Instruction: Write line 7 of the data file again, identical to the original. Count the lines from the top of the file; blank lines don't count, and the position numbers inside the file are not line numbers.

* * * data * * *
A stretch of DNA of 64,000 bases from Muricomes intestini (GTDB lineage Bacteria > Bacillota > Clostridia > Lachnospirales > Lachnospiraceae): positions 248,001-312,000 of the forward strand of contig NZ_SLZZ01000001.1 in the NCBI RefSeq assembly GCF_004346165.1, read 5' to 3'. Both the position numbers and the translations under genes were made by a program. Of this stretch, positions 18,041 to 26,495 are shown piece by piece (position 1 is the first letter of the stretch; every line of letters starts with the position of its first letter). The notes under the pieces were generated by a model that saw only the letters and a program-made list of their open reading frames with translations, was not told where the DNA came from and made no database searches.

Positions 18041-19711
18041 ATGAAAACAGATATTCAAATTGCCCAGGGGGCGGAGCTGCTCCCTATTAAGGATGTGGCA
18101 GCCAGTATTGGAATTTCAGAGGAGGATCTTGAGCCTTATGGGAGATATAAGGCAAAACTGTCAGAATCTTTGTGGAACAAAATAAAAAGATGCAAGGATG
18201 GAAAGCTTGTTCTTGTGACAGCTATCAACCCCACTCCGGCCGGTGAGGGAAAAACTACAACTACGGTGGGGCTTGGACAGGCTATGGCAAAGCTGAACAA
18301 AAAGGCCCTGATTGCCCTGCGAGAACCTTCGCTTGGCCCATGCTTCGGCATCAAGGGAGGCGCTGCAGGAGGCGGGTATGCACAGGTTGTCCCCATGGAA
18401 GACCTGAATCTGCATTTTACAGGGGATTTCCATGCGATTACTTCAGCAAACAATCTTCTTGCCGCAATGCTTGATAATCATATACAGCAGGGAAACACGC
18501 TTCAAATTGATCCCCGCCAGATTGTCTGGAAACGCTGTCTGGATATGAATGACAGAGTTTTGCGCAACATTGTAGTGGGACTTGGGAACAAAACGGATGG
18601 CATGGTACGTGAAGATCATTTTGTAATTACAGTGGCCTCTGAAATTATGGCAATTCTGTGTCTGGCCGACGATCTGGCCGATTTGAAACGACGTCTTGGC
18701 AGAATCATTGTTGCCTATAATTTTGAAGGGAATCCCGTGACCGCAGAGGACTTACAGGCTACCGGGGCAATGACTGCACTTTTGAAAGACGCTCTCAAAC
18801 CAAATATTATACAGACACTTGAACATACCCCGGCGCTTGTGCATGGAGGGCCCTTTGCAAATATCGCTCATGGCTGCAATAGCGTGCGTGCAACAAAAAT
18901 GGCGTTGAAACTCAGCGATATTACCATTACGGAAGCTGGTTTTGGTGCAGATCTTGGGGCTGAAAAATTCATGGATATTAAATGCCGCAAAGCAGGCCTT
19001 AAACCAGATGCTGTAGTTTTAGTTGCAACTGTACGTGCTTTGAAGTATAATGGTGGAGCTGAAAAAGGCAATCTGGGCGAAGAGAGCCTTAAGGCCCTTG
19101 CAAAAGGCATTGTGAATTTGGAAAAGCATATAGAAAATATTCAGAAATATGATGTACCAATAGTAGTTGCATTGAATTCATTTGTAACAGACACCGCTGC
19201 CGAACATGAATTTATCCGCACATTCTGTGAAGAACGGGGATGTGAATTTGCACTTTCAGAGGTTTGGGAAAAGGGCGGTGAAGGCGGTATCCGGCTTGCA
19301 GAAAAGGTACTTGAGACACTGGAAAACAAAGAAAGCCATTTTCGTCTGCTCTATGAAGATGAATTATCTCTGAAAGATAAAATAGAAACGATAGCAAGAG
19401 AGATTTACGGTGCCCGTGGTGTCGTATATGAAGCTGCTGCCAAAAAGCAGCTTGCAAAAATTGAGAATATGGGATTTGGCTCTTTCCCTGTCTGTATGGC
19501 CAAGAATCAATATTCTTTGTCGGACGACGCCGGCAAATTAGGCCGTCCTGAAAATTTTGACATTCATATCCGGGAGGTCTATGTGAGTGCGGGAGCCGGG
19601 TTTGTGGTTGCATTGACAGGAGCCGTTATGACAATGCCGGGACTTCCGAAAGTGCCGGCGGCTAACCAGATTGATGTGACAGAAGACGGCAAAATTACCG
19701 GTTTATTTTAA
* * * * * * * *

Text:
18401 GACCTGAATCTGCATTTTACAGGGGATTTCCATGCGATTACTTCAGCAAACAATCTTCTTGCCGCAATGCTTGATAATCATATACAGCAGGGAAACACGC